first_imgIt is June 29, 2004, in St. Petersburg, Russia.Magazine writer Maksim Maksimov, investigating police corruption, gets a tip. He follows an informant to an apartment on Furshtatskaya Street.Five men are waiting there. Seizing Maksimov, they beat him, then choke him to death. They wrap his body in plastic, stuff it into the trunk of a car, and drive to a forest nearby. The body is never found.Maria Yulikova, a freelance Russian journalist now studying at Tufts University, told the story of the 41-year-old Maksimov last month in a classroom at Harvard’s Memorial Hall. The setting was a freshman expository writing class taught by Jane Unrue.Yulikova told the assembled students that she has the facts, and has talked to witnesses. But no one will go on record. One of the murderers is a high-ranking Russian federal police officer, she said. She asks them, as students of the persuasive essay, how she should get her message heard?Unrue is an experimental-fiction writer with an M.F.A. from Brown University. In both sections of her class, Expository Writing 20: “The Voice of Authority,” she hosts two international writers every semester. They tell stories such as Yulikova’s, though more often through literary fiction — the kind of art that galls repressive governments.Her literary visitors, all of whom she called “exceptional artists,” have included a Chinese dissident poet, an Iranian novelist unwelcome in his own country, a writer from Zimbabwe who is translating “King Lear” into his native Shona, a Buddhist story writer formerly jailed in Burma, and an Iraqi novelist whose painful reality sometimes emerges in the mask of science fiction. (One of her Saddam Hussein-era books speaks volumes with its title: “Things That Did Not Happen.”)After the visits, Unrue’s students do a comparative literary analysis of the writers’ work, “often in light of the oppression they have endured,” she said.Last spring, Unrue launched a Visiting Writers Series of public panels. Next spring’s panel will include participants from literary journals, most of which have been banned. The event will be partly funded by the Humanities Center at Harvard. Center Executive Director Steven Biel said of Unrue, “She does amazing stuff,” but future funding, he added, remains uncertain.This year, Unrue also has put a name to the idea of hosting important literary artists from overseas: Writers at Risk. She hopes her new initiative will grow into a formal University shelter for important writers who face threats in their own countries.Unrue’s idea has the support of the Harvard chapter of Scholars at Risk, which is part of an international network of institutions that provides refuge for 50 dissident academics a year. Most of them come from traditional disciples such as science and law.Since 2002, Harvard has sponsored 20 scholars at risk; six are in residence this year. But only three of the 20 so far have been poets or novelists, said Unrue, who is on Harvard’s Scholars at Risk committee. The first, in 2007, was celebrated Iranian novelist Shahriar Mandanipour. The other two, in danger at home, remain anonymous.Writers at Risk is a dynamic, though unofficial, component of Harvard’s Scholars at Risk chapter, said co-director Jacqueline Bhabha, who is also executive director of the Harvard University Committee on Human Rights Studies.Bhabha, an authority on asylum law, is the Jeremiah Smith Jr. Lecturer in Law at Harvard Law School and a lecturer in public policy at the Harvard Kennedy School. Bringing such high-end writers to Harvard classrooms, she said, has been “spectacular.”The presence of dissident and threatened writers enriches the classroom experience, and Writers at Risk could institutionalize that, said Unrue. “This is something we would like to build.”Unrue also has a program that conducts audio interviews with dissident writers visiting from abroad. The interviews, two hours long, are historical but strongly literary, burrowing down into the level of technique, said Unrue. “They are really meant for the young writer.”Yulikova’s visit was intended as a lesson in persuasive strategy for Unrue’s first class of 15 that day. Visits by any writers, she said, must have “a rigorous, practical nature.”The students were seated around a large table under stained-glass windows. “We’ve been moving, from day one, to the real world,” said Unrue.Her students had started the semester by reading “One Flew Over the Cuckoo’s Nest,” a 1962 novel by Ken Kesey. Now the real cuckoo’s nest was present, in the form of stories like Yulikova’s.To the amazed freshmen, the Russian journalist opened a window into a world in which news writers, novelists, and poets are routinely murdered, imprisoned, or harassed for their work with words.According to International PEN, the writers group, at least 68 online and print journalists have been killed in the last year, seven of them in Russia. Another 1,000 writers have been attacked, often by authorities; 200 of those assaulted were then sentenced to prison for 20 years or more.Many such cases remain obscure, including Maksimov’s, said Yulikova, a master of arts in law and diplomacy candidate at the Fletcher School at Tufts.“I feel like I’m the only journalist on the story,” she said, recalling her last interview in St. Petersburg, to which she brought a bodyguard. “It’s not big. It’s not a Moscow story.”In the past five years, Yulikova has gleaned facts in the Maksimov case, in part as the one-time Moscow representative of the New York-based Committee to Protect Journalists.But she has worked on the case as a friend too — a friend of Maksimov’s mother, who is still haunted to know the truth about her son’s death and yet remains helpless.“I talk to her on the phone,” Yulikova told the class, as if to impart the writer’s real gift: empathy. “I hear her voice all the time.”last_img read more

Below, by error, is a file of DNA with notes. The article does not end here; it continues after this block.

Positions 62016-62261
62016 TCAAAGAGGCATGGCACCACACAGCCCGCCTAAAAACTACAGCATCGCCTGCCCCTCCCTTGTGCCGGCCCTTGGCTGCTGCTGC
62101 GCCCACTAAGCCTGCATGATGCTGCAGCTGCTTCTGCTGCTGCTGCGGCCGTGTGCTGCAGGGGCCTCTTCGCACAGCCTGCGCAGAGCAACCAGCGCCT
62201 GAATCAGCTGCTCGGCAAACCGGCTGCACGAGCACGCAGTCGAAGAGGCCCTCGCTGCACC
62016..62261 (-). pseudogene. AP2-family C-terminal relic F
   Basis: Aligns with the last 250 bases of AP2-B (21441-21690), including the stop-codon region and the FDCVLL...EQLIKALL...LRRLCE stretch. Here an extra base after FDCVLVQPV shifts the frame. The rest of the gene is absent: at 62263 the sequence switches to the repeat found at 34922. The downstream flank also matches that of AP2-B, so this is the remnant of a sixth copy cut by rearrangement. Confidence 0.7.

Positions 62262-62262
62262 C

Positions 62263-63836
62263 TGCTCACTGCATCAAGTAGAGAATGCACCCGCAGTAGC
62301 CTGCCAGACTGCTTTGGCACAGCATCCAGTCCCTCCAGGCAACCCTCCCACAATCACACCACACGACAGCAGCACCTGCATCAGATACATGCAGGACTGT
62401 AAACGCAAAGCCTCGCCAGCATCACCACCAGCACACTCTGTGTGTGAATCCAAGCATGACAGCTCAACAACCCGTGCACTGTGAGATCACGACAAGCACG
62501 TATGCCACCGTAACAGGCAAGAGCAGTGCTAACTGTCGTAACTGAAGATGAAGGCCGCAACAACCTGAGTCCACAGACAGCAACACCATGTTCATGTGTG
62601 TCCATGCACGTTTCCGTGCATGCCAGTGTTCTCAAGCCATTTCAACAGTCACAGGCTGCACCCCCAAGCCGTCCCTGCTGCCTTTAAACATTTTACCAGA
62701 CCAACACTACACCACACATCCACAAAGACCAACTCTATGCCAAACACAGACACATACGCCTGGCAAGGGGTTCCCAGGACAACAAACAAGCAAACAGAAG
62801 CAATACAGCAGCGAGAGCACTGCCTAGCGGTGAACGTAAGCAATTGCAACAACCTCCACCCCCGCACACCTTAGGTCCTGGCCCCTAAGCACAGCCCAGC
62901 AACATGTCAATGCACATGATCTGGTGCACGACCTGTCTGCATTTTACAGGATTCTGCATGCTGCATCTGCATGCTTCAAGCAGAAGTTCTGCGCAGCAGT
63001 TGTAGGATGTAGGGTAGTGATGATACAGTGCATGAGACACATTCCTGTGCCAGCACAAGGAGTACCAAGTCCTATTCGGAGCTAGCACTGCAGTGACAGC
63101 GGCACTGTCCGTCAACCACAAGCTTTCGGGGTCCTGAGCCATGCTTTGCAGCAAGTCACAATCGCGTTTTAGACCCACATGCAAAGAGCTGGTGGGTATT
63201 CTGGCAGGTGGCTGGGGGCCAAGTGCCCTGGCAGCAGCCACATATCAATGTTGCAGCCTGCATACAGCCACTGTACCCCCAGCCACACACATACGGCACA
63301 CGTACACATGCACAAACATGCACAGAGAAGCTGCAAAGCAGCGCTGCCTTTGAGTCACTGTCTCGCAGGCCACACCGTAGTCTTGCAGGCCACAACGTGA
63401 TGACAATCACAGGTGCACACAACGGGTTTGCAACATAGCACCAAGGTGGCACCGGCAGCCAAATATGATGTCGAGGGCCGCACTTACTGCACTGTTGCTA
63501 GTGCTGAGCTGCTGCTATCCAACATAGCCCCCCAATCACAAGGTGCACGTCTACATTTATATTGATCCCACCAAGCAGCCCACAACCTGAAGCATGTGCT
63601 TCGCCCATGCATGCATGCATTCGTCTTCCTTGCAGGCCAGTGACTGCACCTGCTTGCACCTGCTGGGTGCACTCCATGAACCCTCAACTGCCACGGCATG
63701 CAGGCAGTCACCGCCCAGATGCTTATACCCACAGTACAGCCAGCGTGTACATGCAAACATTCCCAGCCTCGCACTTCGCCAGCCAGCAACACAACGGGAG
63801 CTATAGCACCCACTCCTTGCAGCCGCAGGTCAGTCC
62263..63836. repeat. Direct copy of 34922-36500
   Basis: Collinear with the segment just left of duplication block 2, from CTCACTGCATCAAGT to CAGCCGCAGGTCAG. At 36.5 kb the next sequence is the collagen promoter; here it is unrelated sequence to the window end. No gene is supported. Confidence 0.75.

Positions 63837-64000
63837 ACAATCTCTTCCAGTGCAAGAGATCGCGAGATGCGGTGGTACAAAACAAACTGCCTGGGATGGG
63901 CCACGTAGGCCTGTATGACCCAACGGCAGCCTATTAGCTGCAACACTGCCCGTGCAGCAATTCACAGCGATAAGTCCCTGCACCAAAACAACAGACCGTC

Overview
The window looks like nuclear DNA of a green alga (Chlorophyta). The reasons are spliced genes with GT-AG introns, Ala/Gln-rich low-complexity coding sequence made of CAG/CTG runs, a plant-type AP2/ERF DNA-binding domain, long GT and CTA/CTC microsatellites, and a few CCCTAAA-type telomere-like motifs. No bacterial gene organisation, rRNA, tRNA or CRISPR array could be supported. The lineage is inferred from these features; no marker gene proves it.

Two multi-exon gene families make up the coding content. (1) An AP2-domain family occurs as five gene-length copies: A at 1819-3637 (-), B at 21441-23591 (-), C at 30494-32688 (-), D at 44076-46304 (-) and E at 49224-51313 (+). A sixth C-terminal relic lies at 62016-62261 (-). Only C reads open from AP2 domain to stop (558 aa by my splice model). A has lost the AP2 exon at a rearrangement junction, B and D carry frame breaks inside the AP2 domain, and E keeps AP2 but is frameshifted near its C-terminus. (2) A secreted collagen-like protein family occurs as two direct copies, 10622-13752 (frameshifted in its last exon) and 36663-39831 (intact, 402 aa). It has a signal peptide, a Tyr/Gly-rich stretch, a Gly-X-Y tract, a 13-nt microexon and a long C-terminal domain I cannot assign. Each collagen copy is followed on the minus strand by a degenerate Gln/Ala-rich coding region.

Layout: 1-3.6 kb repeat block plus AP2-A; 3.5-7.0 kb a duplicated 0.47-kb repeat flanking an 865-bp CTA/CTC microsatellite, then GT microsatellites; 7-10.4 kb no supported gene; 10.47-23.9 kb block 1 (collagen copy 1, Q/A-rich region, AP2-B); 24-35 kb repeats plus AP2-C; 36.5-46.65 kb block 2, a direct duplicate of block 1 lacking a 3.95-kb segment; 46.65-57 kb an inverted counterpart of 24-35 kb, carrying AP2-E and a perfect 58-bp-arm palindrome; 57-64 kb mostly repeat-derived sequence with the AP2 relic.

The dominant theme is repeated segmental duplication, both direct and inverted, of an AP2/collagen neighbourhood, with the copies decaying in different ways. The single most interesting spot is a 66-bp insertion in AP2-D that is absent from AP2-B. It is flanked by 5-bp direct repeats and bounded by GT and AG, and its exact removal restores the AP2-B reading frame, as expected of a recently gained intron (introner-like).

By the numbers